The Hubble space telescope is snapping the sharpest pictures of Mars ever taken from the vicinity of Earth in a long-term program to monitor seasonal changes in the atmosphere of the red planet.
The work eventually may allow scientists to understand global weather patterns, a prerequisite for any future manned missions to Mars, according to the Space Telescope Science Institute, which coordinates Hubble science activities.Preliminary observations with the $1.5 billion telescope clearly show features of the Martian atmosphere and surface details as small as 31 miles across. The smallest features detectable by ground-based instruments are some 93 miles wide.
One of the first pictures of Mars released by the Space Telescope Science Institute was taken during midsummer in Mars' southern hemisphere. The picture shows a clear sky over much of the planet, but a thick canopy of clouds obscuring the frigid north pole region.
"As on Earth, the periphery of this polar hood region is the locale of intense storm systems which migrate through northern mid latitudes," the science institute said in a news release. "Details of the cloud structures can be seen in the HST images."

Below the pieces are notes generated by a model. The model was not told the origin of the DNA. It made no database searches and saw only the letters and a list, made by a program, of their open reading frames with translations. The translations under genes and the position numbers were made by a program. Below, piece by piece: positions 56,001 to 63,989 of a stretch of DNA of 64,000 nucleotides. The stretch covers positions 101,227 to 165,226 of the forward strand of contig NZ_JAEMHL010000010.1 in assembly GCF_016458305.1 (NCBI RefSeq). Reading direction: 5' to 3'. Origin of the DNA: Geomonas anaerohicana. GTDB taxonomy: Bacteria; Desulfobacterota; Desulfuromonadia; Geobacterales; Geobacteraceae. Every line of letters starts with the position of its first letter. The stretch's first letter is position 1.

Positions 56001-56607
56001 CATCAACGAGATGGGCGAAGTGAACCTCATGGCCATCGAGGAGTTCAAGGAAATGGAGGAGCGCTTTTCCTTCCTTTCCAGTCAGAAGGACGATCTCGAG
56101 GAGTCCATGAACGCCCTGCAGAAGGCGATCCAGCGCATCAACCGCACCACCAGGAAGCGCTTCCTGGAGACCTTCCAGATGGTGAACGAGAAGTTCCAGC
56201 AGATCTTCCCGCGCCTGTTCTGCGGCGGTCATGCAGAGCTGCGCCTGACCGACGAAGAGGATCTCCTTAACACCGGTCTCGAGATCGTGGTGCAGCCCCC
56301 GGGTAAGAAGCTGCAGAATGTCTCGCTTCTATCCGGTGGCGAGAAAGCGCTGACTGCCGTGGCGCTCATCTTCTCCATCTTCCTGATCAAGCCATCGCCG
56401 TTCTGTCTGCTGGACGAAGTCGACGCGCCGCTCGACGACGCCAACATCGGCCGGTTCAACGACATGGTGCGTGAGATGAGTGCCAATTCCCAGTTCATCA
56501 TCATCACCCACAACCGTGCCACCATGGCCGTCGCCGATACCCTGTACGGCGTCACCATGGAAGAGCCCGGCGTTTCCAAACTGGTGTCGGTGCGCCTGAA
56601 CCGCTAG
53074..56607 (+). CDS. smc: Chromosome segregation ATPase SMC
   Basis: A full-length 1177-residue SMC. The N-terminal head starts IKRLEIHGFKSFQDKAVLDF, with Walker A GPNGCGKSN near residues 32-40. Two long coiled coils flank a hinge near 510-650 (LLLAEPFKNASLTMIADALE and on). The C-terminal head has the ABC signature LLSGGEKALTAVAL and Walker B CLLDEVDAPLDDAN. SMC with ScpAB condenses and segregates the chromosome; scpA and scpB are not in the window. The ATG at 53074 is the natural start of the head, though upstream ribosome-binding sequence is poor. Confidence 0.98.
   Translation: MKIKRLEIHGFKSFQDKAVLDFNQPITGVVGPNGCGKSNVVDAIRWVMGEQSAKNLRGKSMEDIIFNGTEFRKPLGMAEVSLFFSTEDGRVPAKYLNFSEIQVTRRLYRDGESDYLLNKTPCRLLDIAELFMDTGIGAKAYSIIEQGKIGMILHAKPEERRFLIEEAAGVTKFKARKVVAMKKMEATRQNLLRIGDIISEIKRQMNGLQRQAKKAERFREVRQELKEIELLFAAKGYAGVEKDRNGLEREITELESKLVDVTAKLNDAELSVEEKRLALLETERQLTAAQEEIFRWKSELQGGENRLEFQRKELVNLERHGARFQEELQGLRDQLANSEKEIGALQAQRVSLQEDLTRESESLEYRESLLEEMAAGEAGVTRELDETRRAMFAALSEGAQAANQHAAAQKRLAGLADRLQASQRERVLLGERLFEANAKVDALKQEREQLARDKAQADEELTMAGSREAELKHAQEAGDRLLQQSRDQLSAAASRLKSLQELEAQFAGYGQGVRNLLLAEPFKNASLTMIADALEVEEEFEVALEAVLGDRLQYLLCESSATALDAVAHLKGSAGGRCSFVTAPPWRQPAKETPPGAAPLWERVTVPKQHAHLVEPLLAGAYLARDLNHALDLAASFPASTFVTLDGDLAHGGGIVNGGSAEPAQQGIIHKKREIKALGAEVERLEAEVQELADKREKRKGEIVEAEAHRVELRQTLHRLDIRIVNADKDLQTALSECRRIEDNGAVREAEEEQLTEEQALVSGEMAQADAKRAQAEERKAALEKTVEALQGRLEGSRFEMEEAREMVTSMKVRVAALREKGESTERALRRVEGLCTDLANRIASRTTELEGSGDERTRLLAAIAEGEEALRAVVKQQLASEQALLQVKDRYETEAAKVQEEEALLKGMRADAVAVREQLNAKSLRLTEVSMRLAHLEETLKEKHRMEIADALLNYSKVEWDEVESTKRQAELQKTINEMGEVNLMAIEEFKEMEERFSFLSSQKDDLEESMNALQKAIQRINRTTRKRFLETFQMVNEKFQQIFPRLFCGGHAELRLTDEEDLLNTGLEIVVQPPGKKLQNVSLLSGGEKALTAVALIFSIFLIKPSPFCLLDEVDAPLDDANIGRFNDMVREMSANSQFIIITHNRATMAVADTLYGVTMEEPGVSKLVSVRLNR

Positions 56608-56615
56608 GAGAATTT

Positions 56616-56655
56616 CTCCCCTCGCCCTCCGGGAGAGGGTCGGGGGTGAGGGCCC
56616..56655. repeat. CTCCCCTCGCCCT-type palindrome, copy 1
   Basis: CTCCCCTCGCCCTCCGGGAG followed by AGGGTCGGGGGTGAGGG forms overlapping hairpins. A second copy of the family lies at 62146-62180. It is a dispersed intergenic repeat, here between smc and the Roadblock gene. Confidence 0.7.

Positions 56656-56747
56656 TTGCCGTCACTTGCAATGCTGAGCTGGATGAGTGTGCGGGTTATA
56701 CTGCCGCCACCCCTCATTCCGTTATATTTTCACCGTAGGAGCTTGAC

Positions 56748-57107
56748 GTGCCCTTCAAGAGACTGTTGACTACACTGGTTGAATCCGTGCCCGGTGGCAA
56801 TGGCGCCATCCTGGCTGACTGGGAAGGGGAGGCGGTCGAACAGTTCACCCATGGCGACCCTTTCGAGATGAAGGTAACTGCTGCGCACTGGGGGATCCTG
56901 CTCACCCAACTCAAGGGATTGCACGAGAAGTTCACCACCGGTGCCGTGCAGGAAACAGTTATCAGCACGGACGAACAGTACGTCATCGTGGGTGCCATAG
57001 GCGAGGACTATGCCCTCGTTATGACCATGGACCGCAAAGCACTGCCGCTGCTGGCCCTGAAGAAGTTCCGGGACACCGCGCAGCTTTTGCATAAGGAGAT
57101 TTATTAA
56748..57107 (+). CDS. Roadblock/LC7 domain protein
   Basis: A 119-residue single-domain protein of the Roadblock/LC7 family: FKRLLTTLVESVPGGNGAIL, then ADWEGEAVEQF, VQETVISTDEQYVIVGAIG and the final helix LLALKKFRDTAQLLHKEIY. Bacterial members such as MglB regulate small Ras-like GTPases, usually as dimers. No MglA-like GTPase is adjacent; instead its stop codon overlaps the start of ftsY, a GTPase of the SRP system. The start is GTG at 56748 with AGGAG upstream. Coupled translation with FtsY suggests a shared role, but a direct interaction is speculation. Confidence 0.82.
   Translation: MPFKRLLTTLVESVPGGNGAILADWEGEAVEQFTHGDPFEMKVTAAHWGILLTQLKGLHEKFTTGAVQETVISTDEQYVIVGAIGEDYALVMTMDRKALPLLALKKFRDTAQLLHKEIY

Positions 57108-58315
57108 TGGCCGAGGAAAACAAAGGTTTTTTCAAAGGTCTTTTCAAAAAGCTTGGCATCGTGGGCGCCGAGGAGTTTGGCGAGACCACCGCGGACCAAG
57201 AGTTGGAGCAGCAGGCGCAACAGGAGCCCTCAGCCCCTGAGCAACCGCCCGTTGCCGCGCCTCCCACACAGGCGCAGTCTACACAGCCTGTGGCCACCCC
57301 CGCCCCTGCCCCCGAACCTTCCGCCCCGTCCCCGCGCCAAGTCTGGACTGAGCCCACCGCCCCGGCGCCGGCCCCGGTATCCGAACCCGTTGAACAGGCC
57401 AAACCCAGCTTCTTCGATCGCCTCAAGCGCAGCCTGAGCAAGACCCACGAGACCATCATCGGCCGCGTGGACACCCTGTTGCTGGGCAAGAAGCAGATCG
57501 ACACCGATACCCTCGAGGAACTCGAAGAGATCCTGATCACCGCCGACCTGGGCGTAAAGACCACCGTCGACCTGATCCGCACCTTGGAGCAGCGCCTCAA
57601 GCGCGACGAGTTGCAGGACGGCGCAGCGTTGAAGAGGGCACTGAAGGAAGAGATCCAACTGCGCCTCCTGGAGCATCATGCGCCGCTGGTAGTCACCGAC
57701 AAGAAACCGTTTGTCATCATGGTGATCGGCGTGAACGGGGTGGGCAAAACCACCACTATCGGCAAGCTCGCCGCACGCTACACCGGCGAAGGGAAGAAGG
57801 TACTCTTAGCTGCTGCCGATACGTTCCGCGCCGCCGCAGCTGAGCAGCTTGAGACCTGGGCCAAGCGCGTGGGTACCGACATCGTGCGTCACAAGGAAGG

Other details visible in the Dec. 13, 1990, image include Isidis Planitia, a 620-mile-wide impact basin, the heavily cratered Arabia Planitia region, the windswept Syrtis Major area and the bright Hellas Planitia basin, which measures 1,118 miles across and 5 miles deep.
While Mars has been studied in detail by a variety of space probes, including the Viking landers, the planet has an active atmosphere and goes through seasonal changes much like Earth.
"To understand Mars' complex meteorology and climate, the planet must be continually monitored over many of its annual cycles, much as the monitoring of Earth by terrestrial weather satellites has improved our ability to understand and forecast weather on our planet," the Space Telescope Science Institute said.
Studies with the Hubble space telescope will allow scientists to monitor the surface and atmosphere of Mars to reveal the global distribution of water and dust clouds at various locations and times of year.
Such research is impossible using current ground-based telescopes because of the blurring effects of Earth's turbulent atmosphere.
In fact, the sharpest images possible, when Mars and Earth are closest together every 780 days or so, cannot show surface features smaller than about 93 miles across. Most of the time, the resolution is between about 370 and 620 miles.